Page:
One of the strangest and most enigmatic North American turtles is found in swampy, low-lying areas of the Gulf of Mexico coastal plain from Florida to southeastern Louisiana: the Gulf Coast box turtle (Terrapene carolina major), a massive (to >200 mm and >1000 g) semi-aquatic turtle of tupelo and cypress swamps, temporary pools, and adjacent pinelands. Adults of this species may look like oversized eastern box turtles (the form found from Cape Cod to northern Florida and west to Michigan), but the archetypal form is a uniform black, with axillary scutes (a plesiomorphic or basal character in box turtles). Older males may have white, ivory, or bluish heads—in this way, some older adults may be reminiscent of the little-known Yucatán box turtle (Terrapene yucatana), except that the Gulf Coast males tend to be more depressed or flattened.
We have been studying seven sites associated with major rivers of the panhandle and outlying islands in an exciting partnership with scientists from the Florida Fish and Wildlife Conservation Commission, U.S. Fish and Wildlife Service, and the Turtle Conservancy.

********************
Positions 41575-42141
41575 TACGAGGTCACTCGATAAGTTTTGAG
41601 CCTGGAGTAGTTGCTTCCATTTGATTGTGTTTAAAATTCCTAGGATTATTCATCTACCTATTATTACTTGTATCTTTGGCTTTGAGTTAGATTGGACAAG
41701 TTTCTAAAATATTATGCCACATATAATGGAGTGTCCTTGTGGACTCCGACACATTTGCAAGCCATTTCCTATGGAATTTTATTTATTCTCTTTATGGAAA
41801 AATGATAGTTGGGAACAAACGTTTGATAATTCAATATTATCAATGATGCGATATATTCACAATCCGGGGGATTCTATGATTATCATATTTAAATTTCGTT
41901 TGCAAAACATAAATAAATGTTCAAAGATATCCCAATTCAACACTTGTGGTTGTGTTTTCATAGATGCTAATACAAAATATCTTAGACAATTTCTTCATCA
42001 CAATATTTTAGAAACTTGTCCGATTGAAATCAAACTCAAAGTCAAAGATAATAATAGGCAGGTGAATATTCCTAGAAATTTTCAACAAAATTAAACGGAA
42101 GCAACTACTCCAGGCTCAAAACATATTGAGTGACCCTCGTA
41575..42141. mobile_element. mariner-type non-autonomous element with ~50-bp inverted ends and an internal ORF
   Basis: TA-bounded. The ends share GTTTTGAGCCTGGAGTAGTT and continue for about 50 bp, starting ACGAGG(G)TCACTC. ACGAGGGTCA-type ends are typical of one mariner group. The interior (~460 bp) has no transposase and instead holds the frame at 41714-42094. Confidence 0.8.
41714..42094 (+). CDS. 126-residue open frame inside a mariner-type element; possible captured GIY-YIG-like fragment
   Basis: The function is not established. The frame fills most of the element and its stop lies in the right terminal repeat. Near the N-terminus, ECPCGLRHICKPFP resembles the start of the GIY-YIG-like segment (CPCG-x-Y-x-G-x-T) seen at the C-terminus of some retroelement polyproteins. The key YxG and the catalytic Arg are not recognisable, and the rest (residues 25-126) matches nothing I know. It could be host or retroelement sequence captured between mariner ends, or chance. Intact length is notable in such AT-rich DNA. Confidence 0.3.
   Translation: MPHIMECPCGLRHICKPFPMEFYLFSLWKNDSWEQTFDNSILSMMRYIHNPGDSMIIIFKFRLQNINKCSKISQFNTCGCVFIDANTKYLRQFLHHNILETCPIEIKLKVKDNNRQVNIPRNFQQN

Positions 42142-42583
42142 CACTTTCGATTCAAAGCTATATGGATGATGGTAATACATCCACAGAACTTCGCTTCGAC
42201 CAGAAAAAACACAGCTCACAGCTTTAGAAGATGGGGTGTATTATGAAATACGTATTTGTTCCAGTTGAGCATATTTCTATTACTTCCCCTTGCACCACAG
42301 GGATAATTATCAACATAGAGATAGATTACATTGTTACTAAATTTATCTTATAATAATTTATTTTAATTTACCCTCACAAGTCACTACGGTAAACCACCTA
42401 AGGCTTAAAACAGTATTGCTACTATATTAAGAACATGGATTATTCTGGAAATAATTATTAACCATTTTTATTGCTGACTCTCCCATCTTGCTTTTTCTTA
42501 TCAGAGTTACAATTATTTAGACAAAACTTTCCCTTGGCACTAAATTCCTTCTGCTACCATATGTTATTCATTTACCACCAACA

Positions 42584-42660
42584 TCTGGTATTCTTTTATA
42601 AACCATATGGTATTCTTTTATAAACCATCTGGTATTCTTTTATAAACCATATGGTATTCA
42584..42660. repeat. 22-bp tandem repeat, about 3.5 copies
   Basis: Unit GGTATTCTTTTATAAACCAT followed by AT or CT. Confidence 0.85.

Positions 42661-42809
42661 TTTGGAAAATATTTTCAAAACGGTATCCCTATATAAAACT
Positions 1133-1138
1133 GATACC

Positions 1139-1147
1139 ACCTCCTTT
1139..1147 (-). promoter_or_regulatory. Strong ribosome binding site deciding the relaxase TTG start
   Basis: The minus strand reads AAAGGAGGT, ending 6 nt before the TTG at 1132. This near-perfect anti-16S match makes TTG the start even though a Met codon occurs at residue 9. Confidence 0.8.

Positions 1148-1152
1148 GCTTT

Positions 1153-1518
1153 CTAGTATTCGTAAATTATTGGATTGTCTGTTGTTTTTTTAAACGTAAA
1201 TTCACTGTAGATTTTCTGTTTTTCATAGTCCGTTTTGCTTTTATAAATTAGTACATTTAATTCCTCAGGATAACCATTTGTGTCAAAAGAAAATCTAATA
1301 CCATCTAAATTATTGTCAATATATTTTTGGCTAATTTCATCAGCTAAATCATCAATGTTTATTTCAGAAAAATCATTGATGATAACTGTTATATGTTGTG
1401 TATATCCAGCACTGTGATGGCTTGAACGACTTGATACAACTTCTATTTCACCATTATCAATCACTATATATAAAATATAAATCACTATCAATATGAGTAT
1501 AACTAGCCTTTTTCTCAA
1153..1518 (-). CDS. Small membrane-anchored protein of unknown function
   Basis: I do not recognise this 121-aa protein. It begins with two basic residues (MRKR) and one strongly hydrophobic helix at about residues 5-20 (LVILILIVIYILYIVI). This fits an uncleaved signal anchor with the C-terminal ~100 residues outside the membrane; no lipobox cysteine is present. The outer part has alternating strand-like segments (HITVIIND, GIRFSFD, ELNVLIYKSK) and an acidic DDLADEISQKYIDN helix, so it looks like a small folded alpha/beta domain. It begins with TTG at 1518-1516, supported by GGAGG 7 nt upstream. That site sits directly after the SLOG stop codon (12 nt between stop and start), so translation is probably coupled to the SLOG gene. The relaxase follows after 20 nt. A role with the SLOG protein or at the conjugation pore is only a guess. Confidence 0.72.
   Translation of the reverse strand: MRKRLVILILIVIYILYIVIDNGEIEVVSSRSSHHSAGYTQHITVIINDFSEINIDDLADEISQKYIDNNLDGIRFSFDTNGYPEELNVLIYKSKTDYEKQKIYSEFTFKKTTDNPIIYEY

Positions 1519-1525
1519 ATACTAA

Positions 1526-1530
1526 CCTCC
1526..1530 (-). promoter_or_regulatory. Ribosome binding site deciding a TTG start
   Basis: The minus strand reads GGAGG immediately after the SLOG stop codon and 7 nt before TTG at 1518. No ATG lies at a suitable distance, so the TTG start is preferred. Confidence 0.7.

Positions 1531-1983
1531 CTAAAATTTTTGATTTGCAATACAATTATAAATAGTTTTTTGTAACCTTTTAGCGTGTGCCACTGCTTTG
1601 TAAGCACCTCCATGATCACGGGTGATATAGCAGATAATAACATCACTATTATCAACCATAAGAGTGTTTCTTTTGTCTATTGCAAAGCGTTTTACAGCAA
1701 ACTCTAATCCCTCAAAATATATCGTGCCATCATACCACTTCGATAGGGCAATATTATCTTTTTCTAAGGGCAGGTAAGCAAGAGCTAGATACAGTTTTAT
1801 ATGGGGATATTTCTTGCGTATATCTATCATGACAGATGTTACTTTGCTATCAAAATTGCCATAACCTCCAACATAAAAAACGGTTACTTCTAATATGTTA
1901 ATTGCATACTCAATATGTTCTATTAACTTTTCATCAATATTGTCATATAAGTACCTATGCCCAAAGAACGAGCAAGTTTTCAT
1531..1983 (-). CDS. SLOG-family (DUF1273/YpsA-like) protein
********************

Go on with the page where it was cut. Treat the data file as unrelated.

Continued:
Throughout the coastal regions of the Gulf of Mexico in western Florida, so-called "Gulf Coast" box turtles generally exhibit a range of morphological characteristics typical of other North American box turtle subspecies, such as the three-toed box turtle (in western Florida and Mississippi) and the eastern box turtle (in northern Florida). Two recent studies (Butler et al. 2011; Martin et al. 2013) have found no evidence of genetic population structure or consistent morphology within the hypothesized coastal range of the Gulf Coast box turtle. We have focused our efforts and study sites in a region of the Florida Panhandle harboring the largest known box turtles, which appear to be semi-aquatic (there is only one other North American box turtle that is consistently aquatic, Terrapene coahuila of the Cuatrocienegas basin of western Coahuila, Mexico). During our spring surveys, many of the larger turtles appear to be largely aquatic, swimming hundreds of meters per day through floodplain ponds and marshes and exhibiting behavior more similar to a Blanding's turtle (a creature of deep marshes and shrub swamps) than the other box turtles of the southeastern United States.